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Lucas Glover

Lucas Glover sank a 4-foot par putt on the 72nd hole of the rain-filled U.S. Open at Bethpage State Park's Black Course in Farmingdale, N.Y., to capture his first major championship title.

Glover, a Greenville, S.C., native and past USA Walker Cup Team member, shot three over par in the final round but birdied the par-4 16th ( his only birdie of the round ) to stretch his lead to two strokes over runners-up Phil Mickelson, David Duval and Ricky Barnes.

I knew I needed a birdie on 16, said Glover of wanting to create some breathing room.

The 29-year-old, who went through sectional qualifying to earn a spot in the championship, opened with rounds of 69 and 64, sitting in second behind Barnes through two rounds. He found trouble in the third round when he went four over par during a three-hole stretch (Nos. 6-8), but the always-serious Glover held it together, finishing the back nine at three under par to shoot even-par 70 and remain in second.

I've never been [in contention] in a major, said Glover, who had not made a cut in three previous U.S. Opens and had never finished better than 20th in a major. And maybe that was motivation for me to prove it to myself that I did belong.

Barnes followed a first-round 67 with a 65 to post the lowest 36-hole total in U.S. Open history. He looked to be running away with the title in the third round when he eagled the par-5 fourth to move to 11 under, becoming only the fourth player ever to reach a doubledigit under par score at a U.S. Open. But he slowly spiraled back to the pack and, by the end of 54 holes, the 28-year-old PGA Tour rookie held a one-shot lead over Glover, which quickly disappeared with a bogey 5 at the first hole of the fourth round.

It was a great week, Barnes said. If you told me I would have been two under, if you would have told me I was second, bridesmaid isn't too bad. But when you know you're right there, it's a tough one to swallow. But I would say a lot, lot more good came out of this week than bad.

It was a week of stops and starts as inclement weather saturated the 7,426-yard layout ( the second-longest course in Open history ) and delayed the final round to force just the third Monday regulation finish ever. Barnes, Duval, Glover and Mickelson all emerged from Thursday's afternoon wave, which actually began play on Friday because play was suspended Thursday after a little more than three hours of golf. By the championship's end, only one of the top eight finishers, Tiger Woods, came from Thursday's unlucky side of the draw. Woods tied for sixth.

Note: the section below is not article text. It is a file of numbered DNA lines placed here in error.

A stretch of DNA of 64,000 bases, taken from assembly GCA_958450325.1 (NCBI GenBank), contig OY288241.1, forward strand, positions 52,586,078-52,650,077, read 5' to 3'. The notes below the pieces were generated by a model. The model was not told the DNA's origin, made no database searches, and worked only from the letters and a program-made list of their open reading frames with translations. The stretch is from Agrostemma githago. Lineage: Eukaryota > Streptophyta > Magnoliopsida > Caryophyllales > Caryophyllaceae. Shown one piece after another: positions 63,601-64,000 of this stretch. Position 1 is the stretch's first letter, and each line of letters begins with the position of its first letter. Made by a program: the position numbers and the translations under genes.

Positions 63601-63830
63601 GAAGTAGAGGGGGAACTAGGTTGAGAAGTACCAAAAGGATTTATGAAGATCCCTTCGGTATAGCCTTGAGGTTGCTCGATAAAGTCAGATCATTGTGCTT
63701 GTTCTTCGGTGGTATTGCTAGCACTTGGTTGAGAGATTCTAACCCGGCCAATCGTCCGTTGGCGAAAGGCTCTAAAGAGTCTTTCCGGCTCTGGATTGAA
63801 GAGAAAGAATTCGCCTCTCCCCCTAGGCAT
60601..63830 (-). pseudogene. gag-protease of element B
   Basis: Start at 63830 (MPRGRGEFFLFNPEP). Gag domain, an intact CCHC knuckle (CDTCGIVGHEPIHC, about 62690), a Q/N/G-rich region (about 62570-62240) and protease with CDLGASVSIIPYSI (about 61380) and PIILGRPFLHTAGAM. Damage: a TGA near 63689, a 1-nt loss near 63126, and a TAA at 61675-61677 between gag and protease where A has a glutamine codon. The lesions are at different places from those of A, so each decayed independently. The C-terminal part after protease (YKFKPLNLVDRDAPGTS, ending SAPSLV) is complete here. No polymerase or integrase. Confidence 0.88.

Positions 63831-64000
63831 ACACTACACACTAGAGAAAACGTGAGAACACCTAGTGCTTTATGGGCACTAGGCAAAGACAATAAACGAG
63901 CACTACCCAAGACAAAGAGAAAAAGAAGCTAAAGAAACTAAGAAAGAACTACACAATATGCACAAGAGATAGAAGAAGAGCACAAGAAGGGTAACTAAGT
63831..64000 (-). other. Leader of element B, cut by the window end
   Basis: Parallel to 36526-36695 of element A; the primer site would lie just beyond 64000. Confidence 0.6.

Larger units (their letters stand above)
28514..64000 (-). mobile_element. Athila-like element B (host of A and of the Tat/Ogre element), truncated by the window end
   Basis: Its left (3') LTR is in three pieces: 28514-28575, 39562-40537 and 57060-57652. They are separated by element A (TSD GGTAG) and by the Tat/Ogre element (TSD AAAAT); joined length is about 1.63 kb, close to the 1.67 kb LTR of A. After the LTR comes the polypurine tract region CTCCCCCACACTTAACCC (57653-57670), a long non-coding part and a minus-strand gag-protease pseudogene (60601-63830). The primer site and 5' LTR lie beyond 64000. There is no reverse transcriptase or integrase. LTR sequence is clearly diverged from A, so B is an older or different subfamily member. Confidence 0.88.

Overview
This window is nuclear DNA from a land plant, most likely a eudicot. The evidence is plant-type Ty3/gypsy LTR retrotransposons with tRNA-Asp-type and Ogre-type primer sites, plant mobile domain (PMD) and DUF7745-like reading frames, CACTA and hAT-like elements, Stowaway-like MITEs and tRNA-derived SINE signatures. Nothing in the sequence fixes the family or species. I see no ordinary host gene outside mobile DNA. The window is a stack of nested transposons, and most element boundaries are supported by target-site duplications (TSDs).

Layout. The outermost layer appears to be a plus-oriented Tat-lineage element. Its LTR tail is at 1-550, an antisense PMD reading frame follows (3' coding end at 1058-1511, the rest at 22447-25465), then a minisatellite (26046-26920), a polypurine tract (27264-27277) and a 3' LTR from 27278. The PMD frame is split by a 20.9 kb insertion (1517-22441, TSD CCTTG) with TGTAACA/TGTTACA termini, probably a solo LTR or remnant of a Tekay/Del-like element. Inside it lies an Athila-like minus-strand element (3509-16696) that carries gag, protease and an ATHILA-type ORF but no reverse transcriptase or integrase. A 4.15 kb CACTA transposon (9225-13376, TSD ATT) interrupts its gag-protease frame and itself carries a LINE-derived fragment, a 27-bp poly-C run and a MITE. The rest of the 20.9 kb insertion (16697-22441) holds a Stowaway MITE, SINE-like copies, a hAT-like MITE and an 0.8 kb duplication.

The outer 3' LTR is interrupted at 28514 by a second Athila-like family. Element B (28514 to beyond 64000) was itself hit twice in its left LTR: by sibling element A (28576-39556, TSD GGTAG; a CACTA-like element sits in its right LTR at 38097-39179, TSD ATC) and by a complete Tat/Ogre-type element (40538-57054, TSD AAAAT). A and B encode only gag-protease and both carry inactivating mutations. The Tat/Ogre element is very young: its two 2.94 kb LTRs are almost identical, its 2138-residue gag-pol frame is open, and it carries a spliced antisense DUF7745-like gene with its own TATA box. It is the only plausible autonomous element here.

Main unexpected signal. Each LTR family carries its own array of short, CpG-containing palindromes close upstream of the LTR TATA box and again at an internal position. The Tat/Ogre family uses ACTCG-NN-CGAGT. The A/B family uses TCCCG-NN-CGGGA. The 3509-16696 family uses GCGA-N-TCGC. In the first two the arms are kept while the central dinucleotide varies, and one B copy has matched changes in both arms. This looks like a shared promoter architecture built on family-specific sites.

Mickelson had charged to the top of the leaderboard in the final round with a birdie at No. 12 and an eagle at 13 but bogeys at 15 and 17 ended his chance for his first U.S. Open title. It was his record fifth runner-up U.S. Open finish (1999, 2002, 2004, 2006, 2009).

Duval, ranked No. 882 in the Official World Golf Ranking, made a run of his own, carding three consecutive birdies from No. 14 but bogeying the 17th. It was his first top-10 finish since 2002.

I stand before you certainly happy with how I played, but extremely disappointed in the outcome, said Duval. I had no question in my mind I was going to win the golf tournament today.

In the end it was Glover who held on.

It's an honor to be on the trophy with names such as that, said Glover, referring to the golfing greats whose names appear on the U.S. Open Trophy. I hope I don't downgrade it or anything with my name on there. It's an honor, and I'm just excited and happy as I can be to be on here.


Starts - 12

Best Finish - Winner 2000, 2002, 2008

Rds - 51

Cuts Made - 12

Top 3 - 6

Top 5 - 6

Top 10 - 6

Top 25 - 11

Avg. 71.24

Scores in 60s - 15

Rds Under Par - 16

Earnings - $4,988,257.10

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    Historical Notes